Sleepless nights, Irritability, Depression, Headaches, Aching, knotted muscles and stiff joints. Sometimes the pain is so intense you can’t go for a walk or even lift your arms. Frustrated and discouraged, you’ve spent countless hours on the internet—and countless dollars searching for solutions. But nothing provides lasting relief.
This is what the two people profiled in this article were experiencing when they decided to try the Alexander Technique. David suffered from inexplicable aches in his wrists, ankles, and neck after returning from Iraq, where he was an embedded journalist. Alana suffered from chronic pain for 20 years. Both were diagnosed with fibromyalgia—and both were desperate for relief.
Alana and David were both far too familiar with pain and tension. Pain made them clench their jaws, hold their breath, and grip their muscles. The Alexander Technique addresses this type of tension by teaching students three skills:
- To recognize their habit of tightening muscles when in pain;
- How not to tighten muscles in reaction to pain (this skill is generally described as the skill of non-doing);
- How to release tightened muscles with conscious thoughts
FROM QUESTION MARK TO EXCLAMATION POINT
David, a witty and inquisitive British journalist in his mid-40s, arrived at my office with his head thrust forward and his shoulders pulled up to his ears: this was his habitual posture. “My body was shaped like a question mark,” he said, “all hunched up, scrunched, bowed, and buckled.” Even though he was well aware of his tension, he had no idea how to remedy it.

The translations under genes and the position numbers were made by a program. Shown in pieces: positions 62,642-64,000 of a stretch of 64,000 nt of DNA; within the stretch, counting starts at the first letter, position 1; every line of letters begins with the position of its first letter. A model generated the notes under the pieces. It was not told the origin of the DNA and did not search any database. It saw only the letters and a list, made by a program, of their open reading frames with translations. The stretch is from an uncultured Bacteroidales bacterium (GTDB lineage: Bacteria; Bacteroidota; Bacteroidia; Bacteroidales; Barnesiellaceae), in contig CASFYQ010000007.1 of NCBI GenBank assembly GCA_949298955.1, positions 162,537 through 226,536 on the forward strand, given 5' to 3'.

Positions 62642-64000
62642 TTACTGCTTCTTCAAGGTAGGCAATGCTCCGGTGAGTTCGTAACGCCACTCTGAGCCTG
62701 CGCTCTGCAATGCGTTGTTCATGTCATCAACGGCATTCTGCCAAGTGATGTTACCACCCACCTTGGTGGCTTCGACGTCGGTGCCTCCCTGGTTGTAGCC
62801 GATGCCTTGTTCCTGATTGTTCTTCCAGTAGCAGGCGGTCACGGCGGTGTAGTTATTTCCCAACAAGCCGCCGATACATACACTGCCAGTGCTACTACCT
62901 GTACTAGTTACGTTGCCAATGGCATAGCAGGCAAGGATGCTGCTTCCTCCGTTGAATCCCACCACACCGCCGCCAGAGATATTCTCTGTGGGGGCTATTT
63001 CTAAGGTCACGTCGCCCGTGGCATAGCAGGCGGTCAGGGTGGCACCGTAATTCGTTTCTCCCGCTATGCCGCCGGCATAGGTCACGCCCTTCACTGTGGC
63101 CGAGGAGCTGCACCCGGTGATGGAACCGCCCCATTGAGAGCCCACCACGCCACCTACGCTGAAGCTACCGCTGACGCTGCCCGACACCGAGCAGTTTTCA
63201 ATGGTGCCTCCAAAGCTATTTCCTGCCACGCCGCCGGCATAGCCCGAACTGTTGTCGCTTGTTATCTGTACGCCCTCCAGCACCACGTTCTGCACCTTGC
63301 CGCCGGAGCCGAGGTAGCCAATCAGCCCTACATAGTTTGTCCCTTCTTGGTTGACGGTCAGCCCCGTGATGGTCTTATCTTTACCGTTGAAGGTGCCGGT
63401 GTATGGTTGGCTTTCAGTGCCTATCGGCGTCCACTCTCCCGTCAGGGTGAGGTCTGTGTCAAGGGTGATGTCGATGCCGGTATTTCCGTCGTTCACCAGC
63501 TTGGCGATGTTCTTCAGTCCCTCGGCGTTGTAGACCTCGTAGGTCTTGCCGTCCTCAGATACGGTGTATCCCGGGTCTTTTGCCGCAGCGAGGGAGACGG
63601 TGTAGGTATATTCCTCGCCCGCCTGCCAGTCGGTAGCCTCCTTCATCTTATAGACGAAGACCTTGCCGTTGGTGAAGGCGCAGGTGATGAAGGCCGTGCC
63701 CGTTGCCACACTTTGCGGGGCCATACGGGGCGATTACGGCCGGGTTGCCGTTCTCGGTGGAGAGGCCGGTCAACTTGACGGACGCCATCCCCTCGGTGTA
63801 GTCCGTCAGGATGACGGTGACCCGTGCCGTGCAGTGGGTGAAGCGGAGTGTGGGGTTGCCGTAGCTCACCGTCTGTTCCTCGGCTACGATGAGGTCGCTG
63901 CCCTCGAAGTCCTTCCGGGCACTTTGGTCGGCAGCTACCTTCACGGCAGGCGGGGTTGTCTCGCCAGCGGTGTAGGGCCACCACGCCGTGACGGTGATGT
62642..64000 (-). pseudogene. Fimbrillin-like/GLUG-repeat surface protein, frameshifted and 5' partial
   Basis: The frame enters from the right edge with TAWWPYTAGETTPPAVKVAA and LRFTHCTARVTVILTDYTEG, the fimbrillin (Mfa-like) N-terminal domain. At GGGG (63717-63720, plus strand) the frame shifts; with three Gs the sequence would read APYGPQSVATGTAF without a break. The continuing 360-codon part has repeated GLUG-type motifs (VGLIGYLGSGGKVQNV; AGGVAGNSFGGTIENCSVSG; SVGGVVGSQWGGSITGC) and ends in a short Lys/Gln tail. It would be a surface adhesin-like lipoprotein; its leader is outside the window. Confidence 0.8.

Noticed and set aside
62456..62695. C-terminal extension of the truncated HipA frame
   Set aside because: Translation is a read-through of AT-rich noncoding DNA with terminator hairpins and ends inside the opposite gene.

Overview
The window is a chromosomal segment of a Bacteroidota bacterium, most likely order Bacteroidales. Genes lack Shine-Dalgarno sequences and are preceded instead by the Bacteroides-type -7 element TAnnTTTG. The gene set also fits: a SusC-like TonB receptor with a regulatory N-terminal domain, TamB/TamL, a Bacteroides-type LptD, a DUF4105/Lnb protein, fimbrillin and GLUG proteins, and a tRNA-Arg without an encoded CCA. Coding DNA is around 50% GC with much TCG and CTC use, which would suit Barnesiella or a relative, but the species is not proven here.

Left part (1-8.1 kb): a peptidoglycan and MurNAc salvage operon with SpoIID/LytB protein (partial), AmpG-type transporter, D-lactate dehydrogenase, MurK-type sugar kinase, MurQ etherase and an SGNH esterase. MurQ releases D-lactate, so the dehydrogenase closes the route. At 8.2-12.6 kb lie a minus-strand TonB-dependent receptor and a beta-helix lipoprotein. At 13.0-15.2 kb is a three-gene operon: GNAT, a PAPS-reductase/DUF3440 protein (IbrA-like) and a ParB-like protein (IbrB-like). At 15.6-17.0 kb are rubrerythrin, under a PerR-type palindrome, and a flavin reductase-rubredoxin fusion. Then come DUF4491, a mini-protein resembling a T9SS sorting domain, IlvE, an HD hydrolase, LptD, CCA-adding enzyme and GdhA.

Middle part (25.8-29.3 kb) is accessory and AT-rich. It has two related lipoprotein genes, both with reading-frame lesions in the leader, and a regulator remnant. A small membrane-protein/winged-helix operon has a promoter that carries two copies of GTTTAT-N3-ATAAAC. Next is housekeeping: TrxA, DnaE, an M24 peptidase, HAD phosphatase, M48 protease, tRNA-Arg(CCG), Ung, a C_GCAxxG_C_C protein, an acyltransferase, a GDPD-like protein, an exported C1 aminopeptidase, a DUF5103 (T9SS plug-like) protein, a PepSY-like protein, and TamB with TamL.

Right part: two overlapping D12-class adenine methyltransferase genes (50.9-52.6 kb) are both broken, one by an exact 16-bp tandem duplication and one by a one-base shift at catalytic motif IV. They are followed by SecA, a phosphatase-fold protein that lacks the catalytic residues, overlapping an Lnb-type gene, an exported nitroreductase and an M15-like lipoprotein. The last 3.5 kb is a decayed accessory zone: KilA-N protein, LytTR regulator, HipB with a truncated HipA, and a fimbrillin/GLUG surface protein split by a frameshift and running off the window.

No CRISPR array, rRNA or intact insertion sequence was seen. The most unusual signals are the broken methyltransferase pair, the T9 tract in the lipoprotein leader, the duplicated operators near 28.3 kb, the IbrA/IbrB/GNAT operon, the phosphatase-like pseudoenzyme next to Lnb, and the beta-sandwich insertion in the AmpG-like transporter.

During our first lesson, David discovered he was holding a lot of tension in his neck and shoulders while sitting, standing, and walking. He was even holding his breath, a common reaction to pain or other stressors. That day (and in subsequent lessons), I used gentle guidance, along with explanations and demonstrations of how he is designed to move, to teach David how to unravel his tight muscles. This understanding helped him to release the tense muscles of his neck and torso, relieving the compression of his spine.
As David learned how to let go of unhelpful postural and movement habits, he developed a greater sense of relaxation and an enhanced awareness of his body. “I look more like an exclamation mark,” he says now, “more upright and more masculine.”
David’s favorite part of Alexander Technique lessons is semi-supine or constructive rest, a very simple and easy activity during which a student lies on his back with support under his head. The teacher encourages the student to quiet his nervous system by releasing muscular tension. During constructive rest, David and I worked together to help him recognize where he was holding tension that caused or aggravated pain, and to give his body conscious thoughts to release muscles. Before, when David had pain, he would seize up with muscular tension.
Now, when he does constructive rest on his own, David achieves a state of complete relaxation while still feeling alert. “This is very helpful for a good night’s sleep,” he says. “Instead of going to bed tense and wincing with pain, I fall asleep with ease.”